CAIRO — Remittances, a key source of hard currency in Egypt, are plummeting as the country faces great economic uncertainty and Egyptians abroad seek alternative ways to send money home.

During the first half of the 2022/2023 fiscal year, which falls in the second half of 2022, these transfers fell by 23% to $12 billion compared to $15.6 billion a year earlier, according to recent data from the Central Bank of Egypt. It was the lowest level the country had recorded since the first half of fiscal year 2016/2017, when remittances stood at $10 billion.

Egypt is the world’s fifth largest recipient of remittances, mainly sent by workers in the Gulf, and in 2021/2022 these inflows hit an all-time high of $31.9 billion, more than revenues from the Suez Canal and tourism combined ($17.7 billion), CBE data shows.

“Egypt has been the largest beneficiary of remittances in the MENA region for several years,” Kevin Graham, editorial manager at research firm Oxford Business Group, told Al-Monitor. “Remittances have been a critical pillar of Egypt’s economy,” he added.

Since most of Egypt’s remittances come from the Gulf, such flows have traditionally been sensitive to changes in global oil prices, which spiked above $100 per barrel following Russia’s invasion of Ukraine but have since fallen from May 2022 peaks. To a lesser extent, remittances have also tended to be sensitive to the health of economic activity in the West.

Despite the slowdown in oil prices and the global economy that followed the outbreak of the Ukraine war, the World Bank still expected remittances in Egypt to pick up due to an “altruistic response” from Egyptian migrants to the hardships at home.

However, soon after Egyptian authorities proceeded in March 2022 with the first major devaluation of the Egyptian pound and a parallel market with a different exchange rate emerged, remittances plummeted. Already in the first quarter of the current fiscal year, running from July to September 2022, inflows fell by 21% to $6.4 billion.

Authorities have since devalued the local currency twice, resulting in a loss of over 50% of its value against the dollar as speculation mounts about a fourth devaluation.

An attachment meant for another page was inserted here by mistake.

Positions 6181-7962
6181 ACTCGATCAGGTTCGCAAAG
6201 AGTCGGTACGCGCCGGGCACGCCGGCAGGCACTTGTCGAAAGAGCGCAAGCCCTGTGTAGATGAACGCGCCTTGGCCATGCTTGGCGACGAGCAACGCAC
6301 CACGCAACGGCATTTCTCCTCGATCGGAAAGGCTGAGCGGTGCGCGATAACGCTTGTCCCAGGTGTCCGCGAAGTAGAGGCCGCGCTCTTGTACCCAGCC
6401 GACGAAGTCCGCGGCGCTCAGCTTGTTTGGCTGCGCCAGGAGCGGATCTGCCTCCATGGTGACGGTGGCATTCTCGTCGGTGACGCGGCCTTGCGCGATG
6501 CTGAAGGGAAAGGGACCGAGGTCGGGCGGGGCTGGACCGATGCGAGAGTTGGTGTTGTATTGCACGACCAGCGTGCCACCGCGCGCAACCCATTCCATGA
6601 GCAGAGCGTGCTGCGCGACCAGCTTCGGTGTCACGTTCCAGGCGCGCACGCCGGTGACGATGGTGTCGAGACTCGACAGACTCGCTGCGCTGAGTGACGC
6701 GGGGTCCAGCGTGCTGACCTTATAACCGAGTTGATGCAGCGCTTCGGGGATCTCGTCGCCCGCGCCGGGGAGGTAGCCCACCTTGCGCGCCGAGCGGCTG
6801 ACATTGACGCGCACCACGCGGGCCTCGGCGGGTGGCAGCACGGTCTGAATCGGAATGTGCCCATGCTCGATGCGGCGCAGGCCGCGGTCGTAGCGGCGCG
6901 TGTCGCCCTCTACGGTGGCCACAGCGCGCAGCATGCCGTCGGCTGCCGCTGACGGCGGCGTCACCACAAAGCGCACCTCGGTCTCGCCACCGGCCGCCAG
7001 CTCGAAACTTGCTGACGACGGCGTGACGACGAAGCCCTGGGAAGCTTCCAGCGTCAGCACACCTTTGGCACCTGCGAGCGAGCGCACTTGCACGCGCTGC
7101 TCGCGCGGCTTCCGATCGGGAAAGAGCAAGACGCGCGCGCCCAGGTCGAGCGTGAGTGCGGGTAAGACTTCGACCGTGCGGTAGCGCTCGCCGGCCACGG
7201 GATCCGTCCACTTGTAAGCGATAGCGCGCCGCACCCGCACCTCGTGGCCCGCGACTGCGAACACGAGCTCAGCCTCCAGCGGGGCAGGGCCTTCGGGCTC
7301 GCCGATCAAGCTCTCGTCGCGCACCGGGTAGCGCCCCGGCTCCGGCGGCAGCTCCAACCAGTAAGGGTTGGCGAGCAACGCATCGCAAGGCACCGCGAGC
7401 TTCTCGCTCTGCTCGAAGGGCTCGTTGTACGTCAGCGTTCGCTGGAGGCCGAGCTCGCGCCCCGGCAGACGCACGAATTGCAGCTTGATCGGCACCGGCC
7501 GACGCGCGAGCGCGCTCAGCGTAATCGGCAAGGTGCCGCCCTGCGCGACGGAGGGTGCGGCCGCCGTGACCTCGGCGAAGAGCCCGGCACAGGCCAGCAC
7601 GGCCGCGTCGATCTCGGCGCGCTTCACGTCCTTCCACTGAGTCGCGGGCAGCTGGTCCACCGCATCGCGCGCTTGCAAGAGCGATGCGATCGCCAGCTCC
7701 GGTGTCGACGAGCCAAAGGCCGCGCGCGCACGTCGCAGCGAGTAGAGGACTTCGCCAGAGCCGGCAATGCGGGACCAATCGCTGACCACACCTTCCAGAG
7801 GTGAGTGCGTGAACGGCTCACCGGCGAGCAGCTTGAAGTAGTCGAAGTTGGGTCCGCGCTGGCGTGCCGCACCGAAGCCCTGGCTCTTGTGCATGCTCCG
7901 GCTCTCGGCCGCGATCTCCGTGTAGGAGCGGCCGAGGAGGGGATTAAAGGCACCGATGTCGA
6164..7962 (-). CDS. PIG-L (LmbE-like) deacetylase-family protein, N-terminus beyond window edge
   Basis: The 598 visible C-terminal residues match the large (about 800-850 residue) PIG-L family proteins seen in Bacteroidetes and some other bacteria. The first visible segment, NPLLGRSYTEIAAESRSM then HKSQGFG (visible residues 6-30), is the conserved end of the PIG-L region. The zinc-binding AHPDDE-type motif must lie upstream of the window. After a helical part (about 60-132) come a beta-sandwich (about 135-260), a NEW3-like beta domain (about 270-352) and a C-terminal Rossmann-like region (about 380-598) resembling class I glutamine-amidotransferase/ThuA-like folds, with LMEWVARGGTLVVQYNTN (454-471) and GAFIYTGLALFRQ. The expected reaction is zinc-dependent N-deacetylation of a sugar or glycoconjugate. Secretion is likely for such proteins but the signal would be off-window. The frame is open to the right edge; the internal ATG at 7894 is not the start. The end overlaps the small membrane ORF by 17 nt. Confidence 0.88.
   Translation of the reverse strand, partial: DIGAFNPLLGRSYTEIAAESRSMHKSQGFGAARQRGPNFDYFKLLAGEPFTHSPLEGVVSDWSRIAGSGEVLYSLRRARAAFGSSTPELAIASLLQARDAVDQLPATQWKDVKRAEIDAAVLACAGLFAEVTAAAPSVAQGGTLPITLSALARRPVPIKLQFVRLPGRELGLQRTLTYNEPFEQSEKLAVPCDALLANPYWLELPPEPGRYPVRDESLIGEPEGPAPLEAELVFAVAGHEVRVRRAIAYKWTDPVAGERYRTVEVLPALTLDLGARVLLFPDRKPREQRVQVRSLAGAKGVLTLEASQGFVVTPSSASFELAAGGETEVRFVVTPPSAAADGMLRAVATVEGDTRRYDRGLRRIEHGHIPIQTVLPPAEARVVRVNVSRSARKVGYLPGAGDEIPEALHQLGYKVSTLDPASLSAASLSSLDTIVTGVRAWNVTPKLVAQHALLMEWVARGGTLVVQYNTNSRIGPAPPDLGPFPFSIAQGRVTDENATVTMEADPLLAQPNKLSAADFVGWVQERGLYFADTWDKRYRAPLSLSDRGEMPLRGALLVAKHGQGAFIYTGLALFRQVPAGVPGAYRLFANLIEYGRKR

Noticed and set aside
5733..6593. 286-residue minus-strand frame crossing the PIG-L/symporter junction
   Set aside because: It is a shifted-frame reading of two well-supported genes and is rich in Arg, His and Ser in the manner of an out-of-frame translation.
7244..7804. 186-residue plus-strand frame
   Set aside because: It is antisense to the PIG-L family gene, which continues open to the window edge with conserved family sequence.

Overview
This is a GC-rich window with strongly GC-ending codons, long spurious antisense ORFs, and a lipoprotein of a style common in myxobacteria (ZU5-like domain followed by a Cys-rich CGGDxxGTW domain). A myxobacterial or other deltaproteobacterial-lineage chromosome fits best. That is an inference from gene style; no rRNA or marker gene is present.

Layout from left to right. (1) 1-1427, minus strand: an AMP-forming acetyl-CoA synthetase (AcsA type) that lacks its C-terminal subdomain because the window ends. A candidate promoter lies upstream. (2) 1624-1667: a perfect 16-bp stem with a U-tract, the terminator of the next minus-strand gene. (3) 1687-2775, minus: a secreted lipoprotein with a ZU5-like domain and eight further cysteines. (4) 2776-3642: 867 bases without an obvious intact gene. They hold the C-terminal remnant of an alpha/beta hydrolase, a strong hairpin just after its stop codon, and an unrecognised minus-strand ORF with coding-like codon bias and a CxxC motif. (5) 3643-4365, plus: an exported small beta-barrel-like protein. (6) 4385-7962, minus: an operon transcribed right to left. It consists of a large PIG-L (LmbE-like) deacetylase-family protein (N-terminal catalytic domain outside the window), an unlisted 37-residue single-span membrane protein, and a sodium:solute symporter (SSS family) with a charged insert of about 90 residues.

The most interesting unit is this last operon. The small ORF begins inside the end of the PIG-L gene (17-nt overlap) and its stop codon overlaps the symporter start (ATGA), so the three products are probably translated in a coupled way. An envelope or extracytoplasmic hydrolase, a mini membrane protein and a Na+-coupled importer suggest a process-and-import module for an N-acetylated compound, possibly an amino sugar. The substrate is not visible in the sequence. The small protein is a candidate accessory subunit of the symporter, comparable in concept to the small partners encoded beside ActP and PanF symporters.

The reasons for the slump in remittances are both internal and external. The main factors are widespread concern about the future of the Egyptian economy as well as the existence of two exchange rates and an acute shortage of dollars.

“We believe the large spread between the official market rate (around 31.0 Egyptian pounds to the dollar) and parallel market rates (close to 40.0 Egyptian pounds to the dollar) have discouraged Egyptian expatriates from remitting money through the official channels,” Ramona Moubarak, head of MENA Country Risk at research firm Fitch Solutions, told Al-Monitor.

However, this does not necessarily mean that this money has stopped flowing into Egypt, as it may be arriving through informal channels, including intermediaries, although the extent of such a shift is unclear. “We believe that expatriates still sent money through other channels, such as physically carrying it when visiting,” Moubarak said.

Graham takes a similar view. “The impact of reduced remittances will not be as significant as it would be if the decline in official numbers also included in the black market.”

Of the $31.9 billion that Egyptians abroad sent home in the 2021/2022 fiscal year, $21.5 billion came from Arab countries, mainly Saudi Arabia ($10.9 billion), Kuwait ($4.5 billion) and the United Arab Emirates ($3.5 billion), according to the state statistics agency.

An Egyptian working in the Gulf who preferred to speak on condition of anonymity told Al-Monitor that the drop in remittances is also the result of the rising cost of living in the Gulf, concerns about the Egyptian economy and the partial success of government efforts to lure money from abroad, such as a scheme to import cars duty free.

“Obviously, the interests of the nation and the country are important. But in the end, everyone thinks of his direct interest,” he said.

Moubarak feels that the official remittance figures “will only increase once the gap between the official and parallel market rates narrows or is fully eliminated.”

“We think this will only happen later in 2023 or in early 2024,” she said.

Graham also said the stability of the Egyptian pound is key to get remittances flowing back into official channels. “Some of the declines in inflows shown by the data are also attributable to Egyptians abroad holding off on making transfers in anticipation of future expected devaluations,” he said.

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